I’d like you to take a moment to stop what you’re doing and look at the next three months on your calendar. I’m guessing there are way too many obligations, meetings, and work-related commitments and not enough moments that spark joy in your heart. Summer is a time to rest, have fun, and make family memories. But for far too many of us, the busyness of our lives have bled into this season, leaving no room for the stuff that really matters.
I’d like to make a case for bringing back the simple, unscheduled summer. We recently had a long family meeting to discuss our summer plans. There are some camps, but only ones that made my daughter squeal with anticipation. A trip to the beach. Some outdoor concerts. But we also kept adding things to the list like this:
- Catch fireflies
- Pitch a tent in the backyard
- Swim at Jenny’s house
- Buy a watermelon every week from Beech Springs Market
- Make sun tea
- Hike a new trail in the gorge
- Go to more baseball games (preferably on fireworks night)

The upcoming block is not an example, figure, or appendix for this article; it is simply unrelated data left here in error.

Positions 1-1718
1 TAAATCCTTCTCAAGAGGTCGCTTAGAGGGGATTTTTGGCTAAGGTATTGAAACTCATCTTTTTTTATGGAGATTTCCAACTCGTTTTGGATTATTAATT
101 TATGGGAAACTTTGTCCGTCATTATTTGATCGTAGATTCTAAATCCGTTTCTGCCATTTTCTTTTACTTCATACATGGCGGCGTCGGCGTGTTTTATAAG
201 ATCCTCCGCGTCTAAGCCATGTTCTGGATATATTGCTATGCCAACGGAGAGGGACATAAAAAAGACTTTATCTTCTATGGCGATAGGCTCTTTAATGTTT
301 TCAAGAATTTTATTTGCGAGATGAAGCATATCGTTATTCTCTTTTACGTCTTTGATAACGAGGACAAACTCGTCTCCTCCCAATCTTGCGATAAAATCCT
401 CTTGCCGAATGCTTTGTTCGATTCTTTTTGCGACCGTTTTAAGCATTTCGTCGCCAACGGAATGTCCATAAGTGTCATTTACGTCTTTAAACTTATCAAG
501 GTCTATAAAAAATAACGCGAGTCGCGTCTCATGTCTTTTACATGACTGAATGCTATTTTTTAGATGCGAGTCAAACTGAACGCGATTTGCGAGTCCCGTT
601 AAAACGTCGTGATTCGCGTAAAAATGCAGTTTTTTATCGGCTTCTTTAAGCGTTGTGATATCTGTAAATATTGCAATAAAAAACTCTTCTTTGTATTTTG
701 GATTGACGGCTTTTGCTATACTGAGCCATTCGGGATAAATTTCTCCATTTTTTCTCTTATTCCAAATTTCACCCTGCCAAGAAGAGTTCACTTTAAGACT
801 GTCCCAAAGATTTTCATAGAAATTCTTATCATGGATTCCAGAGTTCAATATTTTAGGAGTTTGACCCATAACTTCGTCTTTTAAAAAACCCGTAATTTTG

- Stay up late and sleep in (Izzie kept yelling, “No alarms!”)
- Watch more sunsets
- Watch lots of movies
- Grow tomatoes and basil
- Piddle and ponder (David’s favorite life activity ever)
It occurs to me that this list speaks to the heart of summers-past, of creating space to simply be. These things are free or relatively cheap. What they cost is the commitment to carve out the time and space to actually DO them. We all need to learn to create our own fun, to have large amounts of blank, unscheduled time. To have an opportunity to get bored and restless, since those feelings spawn the most fun and creative projects. To actively construct a less complicated existence.
Below is the Smith Family recipe for a great summer:
- Have fun.
- Get dirty.
- Clean up later.
- Get wet.
- Say no to commitments that don’t spark joy.
- Sandals or bare feet.
- Spend time with friends and family (especially the cousins)!
- Laugh every day.
- Sleep as much as we want.
- Piddle and ponder daily.
What would you add to the list? I’d love to know!